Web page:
The World Health Organisation (WHO) and the United Nations Children’s Fund (UNICEF) has said that over 70% of infants in Nigeria are denied the benefits of breast milk in their formative years.
UNICEF Executive Director, Catherine Russell and WHO Director-General, Dr. Tedros Adhanom Ghebreyesus disclosed this in a joint statement issued on Monday, August, 1, 2022 to kickstart this year’s World Breastfeeding Week.
According to the statement, the vital importance of breastfeeding as the best possible start in life is more critical than ever as global crises threaten the health and nutrition of millions of babies and children around the world.
To alleviate this, the Educate and Support, UNICEF and WHO therefore, called on governments to allocate increased resources to protect, promote, and support breastfeeding policies and programmes, especially for the most vulnerable families living in emergency settings.
The duo noted that, during emergencies, such as those in Afghanistan, Yemen, Ukraine, the Horn of Africa, and the Sahel, breastfeeding guarantees a safe, nutritious and accessible food source for babies and young children.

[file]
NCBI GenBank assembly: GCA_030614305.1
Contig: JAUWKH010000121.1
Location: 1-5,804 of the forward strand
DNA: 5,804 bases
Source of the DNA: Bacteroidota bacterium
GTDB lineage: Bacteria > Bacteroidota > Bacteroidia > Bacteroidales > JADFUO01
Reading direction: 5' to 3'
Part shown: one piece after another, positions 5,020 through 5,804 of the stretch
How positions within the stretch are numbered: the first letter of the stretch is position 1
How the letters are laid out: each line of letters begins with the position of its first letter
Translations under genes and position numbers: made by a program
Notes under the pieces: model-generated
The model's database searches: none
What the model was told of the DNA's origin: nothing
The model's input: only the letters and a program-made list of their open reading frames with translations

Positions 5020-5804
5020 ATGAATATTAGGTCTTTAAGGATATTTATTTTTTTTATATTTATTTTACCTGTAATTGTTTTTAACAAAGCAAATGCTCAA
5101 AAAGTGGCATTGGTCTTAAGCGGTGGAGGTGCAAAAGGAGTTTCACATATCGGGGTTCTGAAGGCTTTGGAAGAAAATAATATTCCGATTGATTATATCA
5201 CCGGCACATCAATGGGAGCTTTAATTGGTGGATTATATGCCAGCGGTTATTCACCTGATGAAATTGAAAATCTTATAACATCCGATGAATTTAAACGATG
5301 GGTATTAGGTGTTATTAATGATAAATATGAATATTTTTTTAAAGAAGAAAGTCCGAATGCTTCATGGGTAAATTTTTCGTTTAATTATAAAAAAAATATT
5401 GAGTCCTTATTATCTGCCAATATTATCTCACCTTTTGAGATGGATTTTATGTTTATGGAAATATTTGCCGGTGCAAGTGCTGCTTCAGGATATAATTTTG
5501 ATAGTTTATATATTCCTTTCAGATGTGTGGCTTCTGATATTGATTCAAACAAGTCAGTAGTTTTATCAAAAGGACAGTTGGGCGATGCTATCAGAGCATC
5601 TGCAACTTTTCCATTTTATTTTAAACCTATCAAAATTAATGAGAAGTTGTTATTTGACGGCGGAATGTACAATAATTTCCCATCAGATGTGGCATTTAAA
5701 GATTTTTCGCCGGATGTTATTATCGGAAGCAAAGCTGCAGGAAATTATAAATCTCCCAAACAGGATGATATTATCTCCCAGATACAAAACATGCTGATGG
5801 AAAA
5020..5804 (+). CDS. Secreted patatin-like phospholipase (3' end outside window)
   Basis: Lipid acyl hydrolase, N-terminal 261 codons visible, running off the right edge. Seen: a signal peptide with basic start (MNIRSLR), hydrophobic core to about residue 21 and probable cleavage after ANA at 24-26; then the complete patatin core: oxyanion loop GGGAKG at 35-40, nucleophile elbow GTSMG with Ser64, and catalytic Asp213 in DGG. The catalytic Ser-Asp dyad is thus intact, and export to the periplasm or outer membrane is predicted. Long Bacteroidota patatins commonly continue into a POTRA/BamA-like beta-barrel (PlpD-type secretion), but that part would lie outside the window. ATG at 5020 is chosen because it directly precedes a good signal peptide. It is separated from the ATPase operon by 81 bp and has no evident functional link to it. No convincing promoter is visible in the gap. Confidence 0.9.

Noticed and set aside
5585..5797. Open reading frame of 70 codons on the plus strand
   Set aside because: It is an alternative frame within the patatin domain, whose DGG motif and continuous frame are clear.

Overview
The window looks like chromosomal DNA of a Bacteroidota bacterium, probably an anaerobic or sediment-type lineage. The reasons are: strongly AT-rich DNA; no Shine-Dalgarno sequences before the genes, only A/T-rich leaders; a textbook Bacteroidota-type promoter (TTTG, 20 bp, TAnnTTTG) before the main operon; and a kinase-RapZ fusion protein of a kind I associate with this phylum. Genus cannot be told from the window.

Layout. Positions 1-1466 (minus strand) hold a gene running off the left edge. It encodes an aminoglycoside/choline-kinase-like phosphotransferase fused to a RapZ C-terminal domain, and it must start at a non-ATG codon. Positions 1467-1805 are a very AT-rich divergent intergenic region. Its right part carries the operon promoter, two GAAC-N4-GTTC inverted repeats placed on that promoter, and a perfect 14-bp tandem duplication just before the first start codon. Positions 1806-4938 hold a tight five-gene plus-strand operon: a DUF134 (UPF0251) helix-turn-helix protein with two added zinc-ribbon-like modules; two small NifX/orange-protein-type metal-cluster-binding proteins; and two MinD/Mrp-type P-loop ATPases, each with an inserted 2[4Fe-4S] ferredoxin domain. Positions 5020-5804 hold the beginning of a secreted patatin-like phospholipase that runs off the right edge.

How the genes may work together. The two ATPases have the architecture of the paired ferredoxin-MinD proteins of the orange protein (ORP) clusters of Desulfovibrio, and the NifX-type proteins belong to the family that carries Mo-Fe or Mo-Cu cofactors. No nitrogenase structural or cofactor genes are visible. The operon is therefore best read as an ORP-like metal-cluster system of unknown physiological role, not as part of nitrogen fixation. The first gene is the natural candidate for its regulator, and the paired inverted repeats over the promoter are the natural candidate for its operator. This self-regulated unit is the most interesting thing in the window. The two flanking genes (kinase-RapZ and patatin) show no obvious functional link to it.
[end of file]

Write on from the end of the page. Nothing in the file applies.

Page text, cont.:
They further noted that breastfeeding also acts as a baby’s first vaccine, protecting them from common childhood illnesses as it offers a powerful line of defense against disease and all forms of child malnutrition, including wasting.
Using Nigeria as a case study, the duo however stated that the Exclusive Breastfeeding rate was 29%, meaning that over 70% of infants in the country were denied the aforementioned benefits of breast milk in their formative years.
They also stated that, only 9% of organisations in the country have a workplace breastfeeding policy, indicating that mothers lacked the enabling environment to optimally breastfeed their babies.
As a result the country has stunting rates of 37% of children under 5years, of which 21% are severe, and wasting among children under 5 years of age (7%), which present severe consequences for the child.
Furthermore, WHO and UNICEF stated that, “the emotional distress, physical exhaustion, lack of space and privacy, and poor sanitation experienced by mothers in emergency settings mean that many babies are missing out on the benefits of breastfeeding to help them survive.
“Fewer than half of all newborn babies are breastfed in the first hour of life, leaving them more vulnerable to disease and death. And only 44% of infants are exclusively breastfed in the first six months of life, short of the World Health Assembly target of 50% by 2025″.
The duo therefore, called on governments, donors, civil society, and the private sector to implement family-friendly policies that provide mothers with the time, space, and support they need to breastfeed.